Wales buckle under onslaught from relentless Irish pressure

Ireland maintain focus to come out on top in collisions and breakdown

Rarely has a team coached by Joe Schmidt played quite like this and rarely has an Irish team played with such unstinting focus for 80 minutes.

Ireland adhered rigidly to the pre-ordained script designed for conditions which didn't quite materialise and for the opposition. This is, palpably, a team who believes in their coach.

For a team and squad which had been restricted to just two sessions in the six days between their opening two matches, Ireland looked phenomenally well prepared. As expected, the lines in the sand were drawn in the collisions and in turn the breakdown.

Irish players continually sought to take the tackle on their terms, the recalled Gordon D’Arcy being a prime example as he stood up to the defender and used his footwork to seek out shoulders and inch over the gain line. It may have not seemed like much, but in a game of trench warfare, his continual if small gains were vital.

This was backed up by Peter O'Mahony, Jamie Heaslip and Chris Henry utterly eclipsing their much-vaunted opposing Lions trio. Johnny Sexton's second three-pointer wouldn't have been possible without one of Chris Henry's solo and muscular cleanouts.

Paul O’Connell and O’Mahony were bordering on freakish in their physical commitment to the cause, setting the tone in the fourth minute when O’Connell came up off the line and smashed Dan Lydiate, with O’Mahony in for a trademark penalty turnover. This eventually led to Sexton’s opening three pointer when Lydiate failed to roll away after the tackle.

Aerial bombardment
Gradually winning the trench warfare on the ground, meantime Ireland utterly ruled the air. Wales' defensive system

leaves more space at the back than most and while it took Sexton a little while to sort out his kicking radar, he found his range to devastating effect with some long touchfinders into the Welsh left corner as well as his and Conor Murray’s array of aerial bombs. Murray and Sexton were masterful as well as physical, with Sexton’s goalkicking also outstanding. Effectively he landed five from five, allowing for one miss from his own half, the pick being a touchline conversion to make it 13-0 at the break.

"Ireland kicked the leather off the ball," noted Warren Gatland as he cited the 37 times Ireland kicked the ball, while admitting the home side deserved to win and with a game plan which he and Wales had not anticipated.

As one suspected he would, Rob Kearney continued his rich vein of form with another stunning display. He had been blocked by Welsh players on his first chase, and so cleverly eluded four of them in chasing his own kick ahead before wrestling the ball from Leigh Halfpenny. It was from Sexton’s ensuing kick to the corner and Heaslip’s chase, forcing Rhys Priestland to concede the attacking throw, that Ireland drew first blood with Chris Henry’s first test try. Andrew Trimble and Dave Kearney also excelled themselves against vaunted opponents.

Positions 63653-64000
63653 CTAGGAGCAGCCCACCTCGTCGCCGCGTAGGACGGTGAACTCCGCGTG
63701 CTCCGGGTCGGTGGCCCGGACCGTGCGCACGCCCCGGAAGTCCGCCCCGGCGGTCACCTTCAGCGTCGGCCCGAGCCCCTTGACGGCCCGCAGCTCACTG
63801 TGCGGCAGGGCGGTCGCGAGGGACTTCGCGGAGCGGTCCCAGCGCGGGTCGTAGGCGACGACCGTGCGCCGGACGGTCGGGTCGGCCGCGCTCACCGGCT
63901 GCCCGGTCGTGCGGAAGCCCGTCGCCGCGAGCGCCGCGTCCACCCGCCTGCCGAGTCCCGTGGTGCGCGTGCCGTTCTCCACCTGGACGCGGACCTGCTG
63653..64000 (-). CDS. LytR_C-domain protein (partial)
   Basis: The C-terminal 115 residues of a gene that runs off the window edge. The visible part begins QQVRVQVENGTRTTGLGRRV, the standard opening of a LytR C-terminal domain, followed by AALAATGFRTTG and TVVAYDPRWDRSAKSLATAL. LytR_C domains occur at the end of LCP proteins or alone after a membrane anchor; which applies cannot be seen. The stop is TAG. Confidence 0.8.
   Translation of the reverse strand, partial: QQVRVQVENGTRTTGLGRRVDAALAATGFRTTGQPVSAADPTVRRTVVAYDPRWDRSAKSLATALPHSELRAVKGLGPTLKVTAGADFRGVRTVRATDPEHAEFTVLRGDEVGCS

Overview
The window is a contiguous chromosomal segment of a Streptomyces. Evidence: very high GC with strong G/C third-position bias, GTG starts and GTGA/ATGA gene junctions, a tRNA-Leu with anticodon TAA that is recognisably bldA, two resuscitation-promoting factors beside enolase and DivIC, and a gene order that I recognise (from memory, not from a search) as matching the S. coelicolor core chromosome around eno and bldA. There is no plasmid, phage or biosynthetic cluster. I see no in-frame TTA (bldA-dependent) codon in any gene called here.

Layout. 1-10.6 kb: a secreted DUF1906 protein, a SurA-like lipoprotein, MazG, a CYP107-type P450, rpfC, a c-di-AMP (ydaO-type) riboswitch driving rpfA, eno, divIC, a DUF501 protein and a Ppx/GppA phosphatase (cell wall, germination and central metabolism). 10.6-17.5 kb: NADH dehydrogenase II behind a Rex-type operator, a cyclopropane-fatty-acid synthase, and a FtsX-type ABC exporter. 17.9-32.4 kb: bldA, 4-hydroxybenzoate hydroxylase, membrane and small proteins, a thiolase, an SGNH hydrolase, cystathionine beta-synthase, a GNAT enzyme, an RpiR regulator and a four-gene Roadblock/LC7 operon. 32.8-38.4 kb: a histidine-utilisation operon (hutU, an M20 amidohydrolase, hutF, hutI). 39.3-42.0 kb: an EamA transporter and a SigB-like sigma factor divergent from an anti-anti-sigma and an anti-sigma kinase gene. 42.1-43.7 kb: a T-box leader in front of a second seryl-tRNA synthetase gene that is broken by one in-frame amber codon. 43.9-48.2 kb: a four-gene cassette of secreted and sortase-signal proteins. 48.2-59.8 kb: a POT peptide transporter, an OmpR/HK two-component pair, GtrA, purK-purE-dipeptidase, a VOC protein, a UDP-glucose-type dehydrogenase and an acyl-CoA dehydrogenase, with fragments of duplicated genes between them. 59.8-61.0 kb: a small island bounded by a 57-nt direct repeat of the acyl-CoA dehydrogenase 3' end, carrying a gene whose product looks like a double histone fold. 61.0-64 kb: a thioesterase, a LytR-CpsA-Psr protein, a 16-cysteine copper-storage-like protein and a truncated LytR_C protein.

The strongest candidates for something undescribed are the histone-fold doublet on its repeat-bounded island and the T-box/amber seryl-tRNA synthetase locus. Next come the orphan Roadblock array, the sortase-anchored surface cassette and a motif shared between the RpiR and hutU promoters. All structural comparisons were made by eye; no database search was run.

By upping their kicking ratio so Ireland insisted plenty of this match would take place in the air and in the process this reduced collisions and breakdowns on the ground. They rarely went beyond a few phases before taking recourse to the air. And such was the effectiveness of the carrying and the clearing out that Ireland retained 75 of their 77 rucks (97.4 per cent). By contrast, they had retained 108 from 113 rucks against Scotland.

As was also anticipated, given the return of O’Connell allied to Wales losing Luke Charteris on top of Ian Evans, the Irish lineout was much the stronger. Not only did Wales lose five of their 15 throws, what ball they did win was mostly via Andrew Coombs at the front. Even there, O’Connell’s steal led to Sexton’s second penalty.

By contrast, Ireland’s lineout yielded 13 from 15 and of an altogether higher quality. As well as using quick ball to get D’Arcy and Brian O’Driscoll over the gain line, the maul was again an exceptionally potent weapon. Here, as O’Connell noted, they were working off a solid base and that is a strength of all the provinces. Moreover, John Plumtree’s understated influence is beginning to look significant. Such is O’Connell’s presence though, for much of the game you could throw a blanket over the pack.

Tactical nous
Ultimately, the maul applied the thick layer of icing on the win by providing the game's two tries. The key is the swiftness from which Ireland transfer the ball either side of the catcher, and the first try was effectively a sharp, five-man maul to the short side.

In a game where the lack of space seemed suffocating, such was the defensive line speed of both teams, Ireland also pushed up hard on the outside to good effect as Italy had done. This was where Brian O’Driscoll’s influence was perhaps most pronounced and also O’Connell’s. It’s his sheer presence as much as anything else.

If there was to be a crib about the Irish performance, it was the relative lack of creative back play and, again, the ineffectiveness of the strike moves from set pieces. As against Scotland, this led to O’Driscoll receiving man and ball in the 13th minute when hit high by Scott Williams. The crowd and no doubt many more watching held their breath and the sight of the great one rising to his feet was a huge moment in terms of the game’s psychic energy, all the more so when Williams soon departed after injuring his shoulder in the process.

Ultimately it wasn’t a bad day for Less Kiss and the Irish defence either. Restricting the back-to-back champions to one shot at goal and three points was quite an achievement, as is conceding just nine points to date.